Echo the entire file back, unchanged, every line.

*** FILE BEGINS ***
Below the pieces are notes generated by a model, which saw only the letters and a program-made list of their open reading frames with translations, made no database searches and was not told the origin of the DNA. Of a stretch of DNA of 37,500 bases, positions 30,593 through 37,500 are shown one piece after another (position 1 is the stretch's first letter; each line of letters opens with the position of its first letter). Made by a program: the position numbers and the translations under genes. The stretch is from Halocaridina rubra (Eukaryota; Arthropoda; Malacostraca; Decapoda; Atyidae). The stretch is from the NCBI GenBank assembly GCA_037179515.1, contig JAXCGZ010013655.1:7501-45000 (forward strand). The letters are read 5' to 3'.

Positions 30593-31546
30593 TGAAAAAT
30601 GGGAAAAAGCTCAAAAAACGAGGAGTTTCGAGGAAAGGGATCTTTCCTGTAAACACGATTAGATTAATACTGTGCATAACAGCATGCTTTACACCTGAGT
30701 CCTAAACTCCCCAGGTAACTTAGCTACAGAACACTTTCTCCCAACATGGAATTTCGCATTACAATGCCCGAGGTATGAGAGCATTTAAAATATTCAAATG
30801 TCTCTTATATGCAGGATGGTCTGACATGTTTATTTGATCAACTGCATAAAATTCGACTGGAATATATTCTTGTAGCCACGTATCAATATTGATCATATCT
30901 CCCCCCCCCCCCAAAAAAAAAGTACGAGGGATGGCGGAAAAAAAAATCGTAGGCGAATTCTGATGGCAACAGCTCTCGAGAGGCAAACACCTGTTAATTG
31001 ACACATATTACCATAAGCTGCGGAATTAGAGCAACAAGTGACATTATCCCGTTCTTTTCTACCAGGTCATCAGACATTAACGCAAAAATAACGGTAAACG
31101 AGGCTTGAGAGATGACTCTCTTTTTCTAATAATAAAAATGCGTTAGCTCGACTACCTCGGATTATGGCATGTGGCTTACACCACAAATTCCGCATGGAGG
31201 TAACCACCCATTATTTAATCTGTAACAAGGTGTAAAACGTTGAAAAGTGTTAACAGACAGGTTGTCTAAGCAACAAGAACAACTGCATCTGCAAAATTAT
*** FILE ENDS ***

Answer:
Below the pieces are notes generated by a model, which saw only the letters and a program-made list of their open reading frames with translations, made no database searches and was not told the origin of the DNA. Of a stretch of DNA of 37,500 bases, positions 30,593 through 37,500 are shown one piece after another (position 1 is the stretch's first letter; each line of letters opens with the position of its first letter). Made by a program: the position numbers and the translations under genes. The stretch is from Halocaridina rubra (Eukaryota; Arthropoda; Malacostraca; Decapoda; Atyidae). The stretch is from the NCBI GenBank assembly GCA_037179515.1, contig JAXCGZ010013655.1:7501-45000 (forward strand). The letters are read 5' to 3'.

Positions 30593-31546
30593 TGAAAAAT
30601 GGGAAAAAGCTCAAAAAACGAGGAGTTTCGAGGAAAGGGATCTTTCCTGTAAACACGATTAGATTAATACTGTGCATAACAGCATGCTTTACACCTGAGT
30701 CCTAAACTCCCCAGGTAACTTAGCTACAGAACACTTTCTCCCAACATGGAATTTCGCATTACAATGCCCGAGGTATGAGAGCATTTAAAATATTCAAATG
30801 TCTCTTATATGCAGGATGGTCTGACATGTTTATTTGATCAACTGCATAAAATTCGACTGGAATATATTCTTGTAGCCACGTATCAATATTGATCATATCT
30901 CCCCCCCCCCCCAAAAAAAAAGTACGAGGGATGGCGGAAAAAAAAATCGTAGGCGAATTCTGATGGCAACAGCTCTCGAGAGGCAAACACCTGTTAATTG
31001 ACACATATTACCATAAGCTGCGGAATTAGAGCAACAAGTGACATTATCCCGTTCTTTTCTACCAGGTCATCAGACATTAACGCAAAAATAACGGTAAACG
31101 AGGCTTGAGAGATGACTCTCTTTTTCTAATAATAAAAATGCGTTAGCTCGACTACCTCGGATTATGGCATGTGGCTTACACCACAAATTCCGCATGGAGG
31201 TAACCACCCATTATTTAATCTGTAACAAGGTGTAAAACGTTGAAAAGTGTTAACAGACAGGTTGTCTAAGCAACAAGAACAACTGCATCTGCAAAATTAT